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Extracellular matrix control of dendritic spine and synapse structure and plasticity in adulthood.

Levy AD, Omar MH, Koleske AJ - Front Neuroanat (2014)

Bottom Line: The extracellular matrix (ECM), composed of a meshwork of proteins and proteoglycans, is a critical regulator of spine and synapse stability and plasticity.While the role of ECM receptors in spine regulation has been extensively studied, considerably less research has focused directly on the role of specific ECM ligands.Here, we review the evidence for a role of several brain ECM ligands and remodeling proteases in the regulation of dendritic spine and synapse formation, plasticity, and stability in adults.

View Article: PubMed Central - PubMed

Affiliation: Interdepartmental Neuroscience Program, Yale University New Haven, CT, USA ; Department of Molecular Biophysics and Biochemistry, Yale University New Haven, CT, USA.

ABSTRACT
Dendritic spines are the receptive contacts at most excitatory synapses in the central nervous system. Spines are dynamic in the developing brain, changing shape as they mature as well as appearing and disappearing as they make and break connections. Spines become much more stable in adulthood, and spine structure must be actively maintained to support established circuit function. At the same time, adult spines must retain some plasticity so their structure can be modified by activity and experience. As such, the regulation of spine stability and remodeling in the adult animal is critical for normal function, and disruption of these processes is associated with a variety of late onset diseases including schizophrenia and Alzheimer's disease. The extracellular matrix (ECM), composed of a meshwork of proteins and proteoglycans, is a critical regulator of spine and synapse stability and plasticity. While the role of ECM receptors in spine regulation has been extensively studied, considerably less research has focused directly on the role of specific ECM ligands. Here, we review the evidence for a role of several brain ECM ligands and remodeling proteases in the regulation of dendritic spine and synapse formation, plasticity, and stability in adults.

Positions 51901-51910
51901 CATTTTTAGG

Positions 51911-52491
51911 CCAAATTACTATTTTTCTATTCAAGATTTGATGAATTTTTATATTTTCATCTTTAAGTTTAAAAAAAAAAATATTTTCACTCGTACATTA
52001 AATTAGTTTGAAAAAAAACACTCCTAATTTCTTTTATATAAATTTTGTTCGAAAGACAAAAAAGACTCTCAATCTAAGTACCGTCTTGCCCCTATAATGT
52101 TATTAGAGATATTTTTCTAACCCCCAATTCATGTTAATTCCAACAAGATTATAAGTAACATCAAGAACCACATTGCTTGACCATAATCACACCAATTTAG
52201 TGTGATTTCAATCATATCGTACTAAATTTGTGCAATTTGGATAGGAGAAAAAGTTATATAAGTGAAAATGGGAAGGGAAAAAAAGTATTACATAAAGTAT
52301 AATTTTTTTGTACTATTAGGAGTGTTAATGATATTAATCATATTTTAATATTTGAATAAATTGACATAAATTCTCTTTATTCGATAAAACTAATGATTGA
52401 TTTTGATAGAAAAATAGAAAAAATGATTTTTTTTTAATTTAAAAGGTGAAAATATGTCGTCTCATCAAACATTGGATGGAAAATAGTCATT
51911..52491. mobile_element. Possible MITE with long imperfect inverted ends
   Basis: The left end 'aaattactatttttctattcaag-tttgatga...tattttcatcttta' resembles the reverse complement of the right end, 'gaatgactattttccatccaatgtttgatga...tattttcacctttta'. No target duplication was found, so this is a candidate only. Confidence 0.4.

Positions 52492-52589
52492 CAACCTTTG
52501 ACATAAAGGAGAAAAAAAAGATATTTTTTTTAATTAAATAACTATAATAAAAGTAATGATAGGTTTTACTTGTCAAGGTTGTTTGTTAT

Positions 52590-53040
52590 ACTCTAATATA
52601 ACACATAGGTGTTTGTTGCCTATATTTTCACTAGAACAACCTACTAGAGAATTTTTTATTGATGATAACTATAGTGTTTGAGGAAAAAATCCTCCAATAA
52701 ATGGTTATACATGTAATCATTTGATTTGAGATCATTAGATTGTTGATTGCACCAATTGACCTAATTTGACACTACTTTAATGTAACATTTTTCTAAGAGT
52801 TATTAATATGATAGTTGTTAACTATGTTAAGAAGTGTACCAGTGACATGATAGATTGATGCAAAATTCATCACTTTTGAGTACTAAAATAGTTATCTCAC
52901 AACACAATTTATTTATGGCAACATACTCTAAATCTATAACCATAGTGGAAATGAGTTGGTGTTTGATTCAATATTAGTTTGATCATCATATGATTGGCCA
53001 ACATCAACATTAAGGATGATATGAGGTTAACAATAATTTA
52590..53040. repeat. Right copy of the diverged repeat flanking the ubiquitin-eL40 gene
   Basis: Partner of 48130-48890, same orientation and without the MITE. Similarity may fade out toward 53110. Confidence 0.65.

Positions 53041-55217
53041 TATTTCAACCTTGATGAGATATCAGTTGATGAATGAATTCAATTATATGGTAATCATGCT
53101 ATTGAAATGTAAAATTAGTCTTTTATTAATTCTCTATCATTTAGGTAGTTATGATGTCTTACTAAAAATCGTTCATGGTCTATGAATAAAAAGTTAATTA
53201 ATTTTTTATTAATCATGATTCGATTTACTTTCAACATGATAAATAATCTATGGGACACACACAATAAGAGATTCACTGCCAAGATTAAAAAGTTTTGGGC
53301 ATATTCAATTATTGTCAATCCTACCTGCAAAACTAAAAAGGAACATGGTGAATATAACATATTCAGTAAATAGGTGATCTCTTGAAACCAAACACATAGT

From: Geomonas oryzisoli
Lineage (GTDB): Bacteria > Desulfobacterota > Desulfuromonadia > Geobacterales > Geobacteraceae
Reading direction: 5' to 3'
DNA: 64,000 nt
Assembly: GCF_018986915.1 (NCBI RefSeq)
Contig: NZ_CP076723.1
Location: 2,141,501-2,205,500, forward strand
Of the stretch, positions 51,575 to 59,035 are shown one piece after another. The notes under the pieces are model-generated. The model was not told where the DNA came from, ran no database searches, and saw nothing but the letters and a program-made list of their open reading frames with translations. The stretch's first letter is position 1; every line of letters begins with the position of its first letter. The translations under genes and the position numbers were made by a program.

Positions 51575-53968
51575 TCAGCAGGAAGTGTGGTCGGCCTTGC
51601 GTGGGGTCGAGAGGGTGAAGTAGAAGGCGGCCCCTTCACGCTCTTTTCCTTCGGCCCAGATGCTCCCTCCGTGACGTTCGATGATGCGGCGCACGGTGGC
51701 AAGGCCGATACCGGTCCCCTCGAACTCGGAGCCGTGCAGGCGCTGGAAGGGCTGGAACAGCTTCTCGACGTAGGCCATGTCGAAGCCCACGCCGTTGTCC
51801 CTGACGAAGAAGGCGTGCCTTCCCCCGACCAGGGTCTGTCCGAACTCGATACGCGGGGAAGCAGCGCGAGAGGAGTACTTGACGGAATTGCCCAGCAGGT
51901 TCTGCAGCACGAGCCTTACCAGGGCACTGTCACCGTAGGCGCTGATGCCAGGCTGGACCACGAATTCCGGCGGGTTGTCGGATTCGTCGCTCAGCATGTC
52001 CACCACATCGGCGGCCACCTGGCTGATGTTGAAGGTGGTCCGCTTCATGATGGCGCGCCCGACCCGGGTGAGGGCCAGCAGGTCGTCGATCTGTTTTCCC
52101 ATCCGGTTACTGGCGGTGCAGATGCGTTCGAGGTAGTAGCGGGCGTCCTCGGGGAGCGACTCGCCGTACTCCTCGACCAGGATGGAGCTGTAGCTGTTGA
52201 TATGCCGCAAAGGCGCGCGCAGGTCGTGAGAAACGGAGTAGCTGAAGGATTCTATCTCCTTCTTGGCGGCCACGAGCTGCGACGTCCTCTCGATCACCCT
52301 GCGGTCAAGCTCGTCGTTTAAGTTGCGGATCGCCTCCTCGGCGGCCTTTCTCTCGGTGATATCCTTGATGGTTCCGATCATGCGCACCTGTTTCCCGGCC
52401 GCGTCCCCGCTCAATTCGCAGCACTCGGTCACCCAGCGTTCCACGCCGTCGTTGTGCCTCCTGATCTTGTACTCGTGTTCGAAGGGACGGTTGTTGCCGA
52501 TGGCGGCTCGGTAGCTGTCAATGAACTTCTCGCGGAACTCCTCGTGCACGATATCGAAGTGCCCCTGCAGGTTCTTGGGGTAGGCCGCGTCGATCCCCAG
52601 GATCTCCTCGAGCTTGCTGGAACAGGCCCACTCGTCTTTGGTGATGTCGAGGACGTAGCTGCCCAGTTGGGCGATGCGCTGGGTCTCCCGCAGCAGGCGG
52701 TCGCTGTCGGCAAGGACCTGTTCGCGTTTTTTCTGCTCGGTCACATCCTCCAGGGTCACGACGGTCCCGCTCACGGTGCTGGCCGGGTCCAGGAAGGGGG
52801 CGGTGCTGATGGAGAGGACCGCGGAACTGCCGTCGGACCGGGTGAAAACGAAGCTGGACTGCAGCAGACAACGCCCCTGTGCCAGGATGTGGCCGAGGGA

No MeSH data available.


Related in: MedlinePlus

Mechanisms of spine stabilization and remodeling by extracellular matrix (ECM) proteins. Extracellular matrix components can stabilize and remodel dendritic spines by a variety of different mechanisms. Structural restriction: ECM components such as chondroitin sulfate proteoglycans (CSPGs) can form a matrix around dendritic spines to provide extracellular rigidity and physically restrict spine motion. Adhesion: classical ECM proteins such as fibronectin and RGD-containing proteins can act as adhesion substrates and bind to integrin adhesion receptors to remodel spines. Ligand/receptor-driven intracellular signaling: ECM proteins like reelin function as ligands for non-adhesion receptors to drive intracellular signaling cascades that regulate spine remodeling and formation. Epitope unmasking by proteases: extracellular proteases such as tissue plasminogen activator (tPA) and the matrix metalloproteinase (MMPs) can cleave ECM proteins to reveal cryptic ligands that drive intracellular signaling to change spine morphology.
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Figure 2: Mechanisms of spine stabilization and remodeling by extracellular matrix (ECM) proteins. Extracellular matrix components can stabilize and remodel dendritic spines by a variety of different mechanisms. Structural restriction: ECM components such as chondroitin sulfate proteoglycans (CSPGs) can form a matrix around dendritic spines to provide extracellular rigidity and physically restrict spine motion. Adhesion: classical ECM proteins such as fibronectin and RGD-containing proteins can act as adhesion substrates and bind to integrin adhesion receptors to remodel spines. Ligand/receptor-driven intracellular signaling: ECM proteins like reelin function as ligands for non-adhesion receptors to drive intracellular signaling cascades that regulate spine remodeling and formation. Epitope unmasking by proteases: extracellular proteases such as tissue plasminogen activator (tPA) and the matrix metalloproteinase (MMPs) can cleave ECM proteins to reveal cryptic ligands that drive intracellular signaling to change spine morphology.